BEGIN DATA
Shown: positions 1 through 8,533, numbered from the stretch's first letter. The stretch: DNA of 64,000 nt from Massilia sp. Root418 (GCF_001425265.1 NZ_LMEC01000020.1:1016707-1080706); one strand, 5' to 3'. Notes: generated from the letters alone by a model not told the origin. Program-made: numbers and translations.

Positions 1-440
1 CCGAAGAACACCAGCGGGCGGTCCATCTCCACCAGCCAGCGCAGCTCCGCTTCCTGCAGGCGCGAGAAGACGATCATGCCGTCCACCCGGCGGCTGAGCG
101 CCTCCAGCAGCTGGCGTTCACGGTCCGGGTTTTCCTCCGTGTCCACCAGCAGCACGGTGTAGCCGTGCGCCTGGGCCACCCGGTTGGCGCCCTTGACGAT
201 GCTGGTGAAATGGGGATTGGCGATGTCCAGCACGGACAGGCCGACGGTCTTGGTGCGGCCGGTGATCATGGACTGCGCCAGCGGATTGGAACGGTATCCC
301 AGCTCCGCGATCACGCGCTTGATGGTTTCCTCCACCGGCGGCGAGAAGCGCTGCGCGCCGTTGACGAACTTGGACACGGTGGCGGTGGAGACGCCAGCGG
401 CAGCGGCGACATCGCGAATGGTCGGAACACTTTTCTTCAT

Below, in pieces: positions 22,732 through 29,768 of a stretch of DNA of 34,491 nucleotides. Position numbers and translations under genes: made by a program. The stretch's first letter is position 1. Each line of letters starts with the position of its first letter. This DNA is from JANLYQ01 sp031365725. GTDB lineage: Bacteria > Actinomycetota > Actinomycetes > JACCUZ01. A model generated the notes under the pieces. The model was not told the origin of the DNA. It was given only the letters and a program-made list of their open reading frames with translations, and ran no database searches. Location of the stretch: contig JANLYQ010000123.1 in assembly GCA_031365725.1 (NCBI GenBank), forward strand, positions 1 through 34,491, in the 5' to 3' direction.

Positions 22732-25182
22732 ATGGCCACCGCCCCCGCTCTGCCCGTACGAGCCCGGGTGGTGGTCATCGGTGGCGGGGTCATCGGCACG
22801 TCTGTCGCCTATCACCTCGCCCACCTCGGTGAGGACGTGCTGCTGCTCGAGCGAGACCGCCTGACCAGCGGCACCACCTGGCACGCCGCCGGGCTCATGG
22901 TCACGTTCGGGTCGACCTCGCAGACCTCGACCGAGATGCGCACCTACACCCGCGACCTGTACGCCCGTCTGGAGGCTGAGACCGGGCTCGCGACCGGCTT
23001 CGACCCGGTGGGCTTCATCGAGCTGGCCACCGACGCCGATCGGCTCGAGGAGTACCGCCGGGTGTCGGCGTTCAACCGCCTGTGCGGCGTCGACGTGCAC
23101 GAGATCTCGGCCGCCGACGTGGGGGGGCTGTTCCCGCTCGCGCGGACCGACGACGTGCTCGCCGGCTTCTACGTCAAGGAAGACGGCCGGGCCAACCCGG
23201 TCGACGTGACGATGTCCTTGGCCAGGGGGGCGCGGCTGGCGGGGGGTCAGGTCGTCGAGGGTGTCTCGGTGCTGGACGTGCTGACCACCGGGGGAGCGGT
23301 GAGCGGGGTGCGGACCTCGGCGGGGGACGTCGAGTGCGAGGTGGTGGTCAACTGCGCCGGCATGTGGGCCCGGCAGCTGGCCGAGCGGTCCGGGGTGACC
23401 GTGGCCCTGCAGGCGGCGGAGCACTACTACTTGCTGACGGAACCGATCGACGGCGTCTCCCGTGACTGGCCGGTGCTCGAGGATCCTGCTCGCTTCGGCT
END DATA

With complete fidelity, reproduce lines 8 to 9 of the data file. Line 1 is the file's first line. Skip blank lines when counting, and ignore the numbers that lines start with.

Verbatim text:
Below, in pieces: positions 22,732 through 29,768 of a stretch of DNA of 34,491 nucleotides. Position numbers and translations under genes: made by a program. The stretch's first letter is position 1. Each line of letters starts with the position of its first letter. This DNA is from JANLYQ01 sp031365725. GTDB lineage: Bacteria > Actinomycetota > Actinomycetes > JACCUZ01. A model generated the notes under the pieces. The model was not told the origin of the DNA. It was given only the letters and a program-made list of their open reading frames with translations, and ran no database searches. Location of the stretch: contig JANLYQ010000123.1 in assembly GCA_031365725.1 (NCBI GenBank), forward strand, positions 1 through 34,491, in the 5' to 3' direction.

Positions 22732-25182